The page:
Acting Governor. The instructions left for De Lancey to carry out were detrimental to large landholders, many of whom were in the assembly and council. More important, the instructions directed the acting governor to seize appropriations control away from the assembly. De Lancey was to reinstate the “royal Prerogative and Authority,” which the assembly had “trampled upon, and invaded in a most unwarrantable and illegal Manner.” This was a particularly delicate position for De Lancey since he, during Clinton’s tenure, had been a key proponent of the assembly’s power of the purse. De Lancey was able to keep the authority of appropriations in the hands of the representative body. He always informed the assembly of imperial demands, but he never attempted to force their hand, walking a fine line between his duty as royal representative and that of provincial politician. In his periodic communications with the Board of Trade he would “always put the best possible face on the Assembly’s actions, stressing its fundamental loyalty to the Crown....” It is important to remember that neither De Lancey nor the assembly acted on purely representative or opposition ideals. This was never the case in any colony. In the early-eighteenth century New York Assembly, “Assemblymen sought to improve the position of the legislature for its own sake and for their own advantage, rather than in purposeful opposition to competitors within the colonial constitution.”
Significance. Whatever the motive, De Lancey stands as an important transitional figure in New York politics. Through his efforts as lieutenant governor (he remained at that post until his death in 1760) he acted as a royal representative but one with keen provincial, if personal, interests, interests that would nevertheless operate toward political stability in the face of ever-weakening royal control. Much to De Lancey’s credit the New York Assembly never lost its dominant role throughout the rest of the colonial era.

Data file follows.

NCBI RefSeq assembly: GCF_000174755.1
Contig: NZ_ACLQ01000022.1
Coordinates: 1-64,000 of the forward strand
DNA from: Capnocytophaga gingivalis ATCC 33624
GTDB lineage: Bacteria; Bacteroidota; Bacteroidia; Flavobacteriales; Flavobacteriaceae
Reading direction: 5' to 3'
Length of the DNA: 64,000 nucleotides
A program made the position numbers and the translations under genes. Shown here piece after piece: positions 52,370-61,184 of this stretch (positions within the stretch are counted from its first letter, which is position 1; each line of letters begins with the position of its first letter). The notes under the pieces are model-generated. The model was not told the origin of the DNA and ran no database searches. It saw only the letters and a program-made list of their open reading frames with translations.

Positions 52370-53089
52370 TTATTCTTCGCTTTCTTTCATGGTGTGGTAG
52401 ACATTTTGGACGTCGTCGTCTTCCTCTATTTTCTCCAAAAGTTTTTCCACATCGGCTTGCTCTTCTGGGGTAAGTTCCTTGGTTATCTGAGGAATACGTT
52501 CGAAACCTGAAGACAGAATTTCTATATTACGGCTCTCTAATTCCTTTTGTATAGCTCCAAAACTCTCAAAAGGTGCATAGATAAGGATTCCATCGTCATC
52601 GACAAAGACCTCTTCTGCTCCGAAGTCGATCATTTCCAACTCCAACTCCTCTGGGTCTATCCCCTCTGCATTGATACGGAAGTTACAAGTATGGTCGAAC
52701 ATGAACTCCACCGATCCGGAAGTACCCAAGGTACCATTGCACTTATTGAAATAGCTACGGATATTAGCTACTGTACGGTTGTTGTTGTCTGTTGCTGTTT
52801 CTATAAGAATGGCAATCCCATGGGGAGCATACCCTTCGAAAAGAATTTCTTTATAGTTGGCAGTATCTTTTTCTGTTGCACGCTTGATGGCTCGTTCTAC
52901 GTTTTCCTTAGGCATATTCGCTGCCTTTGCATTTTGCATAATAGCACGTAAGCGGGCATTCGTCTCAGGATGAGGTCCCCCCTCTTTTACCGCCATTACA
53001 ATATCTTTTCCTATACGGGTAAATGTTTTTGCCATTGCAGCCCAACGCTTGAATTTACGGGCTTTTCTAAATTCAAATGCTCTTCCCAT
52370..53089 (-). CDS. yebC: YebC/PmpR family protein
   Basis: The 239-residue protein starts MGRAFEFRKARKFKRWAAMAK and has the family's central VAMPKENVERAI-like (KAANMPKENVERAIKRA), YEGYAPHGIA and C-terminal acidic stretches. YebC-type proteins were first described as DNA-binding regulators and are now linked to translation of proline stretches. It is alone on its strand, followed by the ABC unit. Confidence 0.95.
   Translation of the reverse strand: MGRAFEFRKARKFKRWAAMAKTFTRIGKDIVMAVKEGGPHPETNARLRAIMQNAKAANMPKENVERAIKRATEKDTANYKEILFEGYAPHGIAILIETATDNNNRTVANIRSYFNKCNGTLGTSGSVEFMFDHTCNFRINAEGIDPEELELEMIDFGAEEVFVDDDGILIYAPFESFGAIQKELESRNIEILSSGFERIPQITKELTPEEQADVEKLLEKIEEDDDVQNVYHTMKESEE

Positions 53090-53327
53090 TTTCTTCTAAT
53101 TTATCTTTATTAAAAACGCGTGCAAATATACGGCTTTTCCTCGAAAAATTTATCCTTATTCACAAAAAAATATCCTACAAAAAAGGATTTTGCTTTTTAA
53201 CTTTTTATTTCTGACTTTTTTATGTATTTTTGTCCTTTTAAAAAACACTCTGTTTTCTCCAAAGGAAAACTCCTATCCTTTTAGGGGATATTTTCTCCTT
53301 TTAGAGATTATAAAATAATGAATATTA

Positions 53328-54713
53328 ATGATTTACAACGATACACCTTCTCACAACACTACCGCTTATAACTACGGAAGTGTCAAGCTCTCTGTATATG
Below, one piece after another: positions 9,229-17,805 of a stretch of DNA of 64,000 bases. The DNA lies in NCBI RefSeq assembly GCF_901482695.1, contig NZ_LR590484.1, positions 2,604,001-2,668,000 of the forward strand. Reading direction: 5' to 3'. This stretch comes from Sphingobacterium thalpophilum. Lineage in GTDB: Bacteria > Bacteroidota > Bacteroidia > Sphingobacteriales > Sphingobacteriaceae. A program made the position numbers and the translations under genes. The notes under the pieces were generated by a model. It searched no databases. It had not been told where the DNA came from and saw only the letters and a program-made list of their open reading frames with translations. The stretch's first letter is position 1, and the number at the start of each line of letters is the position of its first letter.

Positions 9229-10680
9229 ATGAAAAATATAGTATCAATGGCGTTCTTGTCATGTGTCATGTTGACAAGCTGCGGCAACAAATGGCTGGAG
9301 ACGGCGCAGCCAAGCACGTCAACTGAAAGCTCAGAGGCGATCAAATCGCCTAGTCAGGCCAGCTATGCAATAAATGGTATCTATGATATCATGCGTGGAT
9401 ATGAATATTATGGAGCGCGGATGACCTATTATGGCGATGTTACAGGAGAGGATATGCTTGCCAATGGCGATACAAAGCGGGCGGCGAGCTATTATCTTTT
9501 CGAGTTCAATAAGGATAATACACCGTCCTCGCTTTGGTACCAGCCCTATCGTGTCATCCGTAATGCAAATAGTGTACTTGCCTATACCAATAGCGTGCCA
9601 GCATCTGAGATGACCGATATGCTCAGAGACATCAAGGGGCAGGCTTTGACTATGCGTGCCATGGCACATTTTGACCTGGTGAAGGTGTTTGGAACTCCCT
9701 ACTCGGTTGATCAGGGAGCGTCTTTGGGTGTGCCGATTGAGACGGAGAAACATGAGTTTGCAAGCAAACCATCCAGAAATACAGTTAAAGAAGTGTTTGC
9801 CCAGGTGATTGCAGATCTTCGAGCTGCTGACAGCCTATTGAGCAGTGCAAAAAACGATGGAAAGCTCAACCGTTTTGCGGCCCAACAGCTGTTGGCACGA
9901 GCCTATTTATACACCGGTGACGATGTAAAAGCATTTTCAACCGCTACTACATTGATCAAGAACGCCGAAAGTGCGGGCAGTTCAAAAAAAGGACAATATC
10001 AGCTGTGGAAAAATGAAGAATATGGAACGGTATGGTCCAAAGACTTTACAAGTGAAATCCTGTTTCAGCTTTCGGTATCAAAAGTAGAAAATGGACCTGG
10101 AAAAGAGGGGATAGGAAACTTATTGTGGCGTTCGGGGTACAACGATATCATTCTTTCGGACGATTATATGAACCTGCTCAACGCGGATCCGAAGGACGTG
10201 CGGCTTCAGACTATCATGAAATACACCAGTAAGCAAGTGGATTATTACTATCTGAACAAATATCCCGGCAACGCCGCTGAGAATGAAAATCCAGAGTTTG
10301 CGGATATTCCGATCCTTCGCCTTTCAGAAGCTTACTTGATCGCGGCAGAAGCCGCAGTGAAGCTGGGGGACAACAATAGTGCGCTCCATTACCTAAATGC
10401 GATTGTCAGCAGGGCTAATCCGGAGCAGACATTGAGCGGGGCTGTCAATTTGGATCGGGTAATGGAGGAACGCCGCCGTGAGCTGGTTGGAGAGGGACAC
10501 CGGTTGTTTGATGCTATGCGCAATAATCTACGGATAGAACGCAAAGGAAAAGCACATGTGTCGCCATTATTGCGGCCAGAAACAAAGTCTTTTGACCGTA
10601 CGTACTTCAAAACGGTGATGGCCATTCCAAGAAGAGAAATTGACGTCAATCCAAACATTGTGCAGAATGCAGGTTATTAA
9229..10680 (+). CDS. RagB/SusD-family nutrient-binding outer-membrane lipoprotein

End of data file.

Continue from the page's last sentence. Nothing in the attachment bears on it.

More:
Patricia U. Bonomi, A Factious People: Politics and Society in Colonial New York (New York: Columbia University Press, 1971);
Michael Kammen, Colonial New York: A History (New York: Scribners, 1975);
Stanley N. Katz, “New York Government and Anglo-American Politics,” in Katz, ed., Colonial America: Essays in Politics and Social Development, second edition (Boston: Little, Brown, 1976): pp. 290-305.
Lancey, James De (1732-1800)
James De Lancey (1732-1800)
New york landowner
Family Responsibility. Like William Byrd II, James De Lancey was the English-educated son of a prominent colonist. His father, James De Lancey, was arguably the most important political figure in mid-eighteenth century New York. Son James was educated at Eton and Cambridge, after which he joined the British army. Also like William Byrd II, he was called home upon the death of his father to take responsibility for the family estates. In 1760 De Lancey moved back to America and brought with him a profound love of sports.
“Sportsman.” De Lancey came as close as one could to being a sportsman in the years before the American Revolution. Shortly after his return he brought the first thoroughbreds to New York and established one of the finest stud farms and stables in the colonies. His horses raced not only in New York but also Philadelphia, Annapolis, and Virginia. De Lancey owned not only fine horses but fighting cocks as well. On 6 March 1770 “the most famous main of the period” pitted the cocks of James De Lancey against those of Timothy Matlack of Philadelphia, at Richardson’s Tavern on the Germantown Road outside of Philadelphia. De Lancey’s role in sports ended with the American Revolution. He and his family were Loyalists. Unable to take up arms against the Crown, De Lancey sold his horses, farms, and stables and left America when war seemed imminent. He died in England.
Carl Bridenbaugh, Cities in Revolt: Urban Life in America 1743–1776 (Oxford: Oxford University Press, 1955).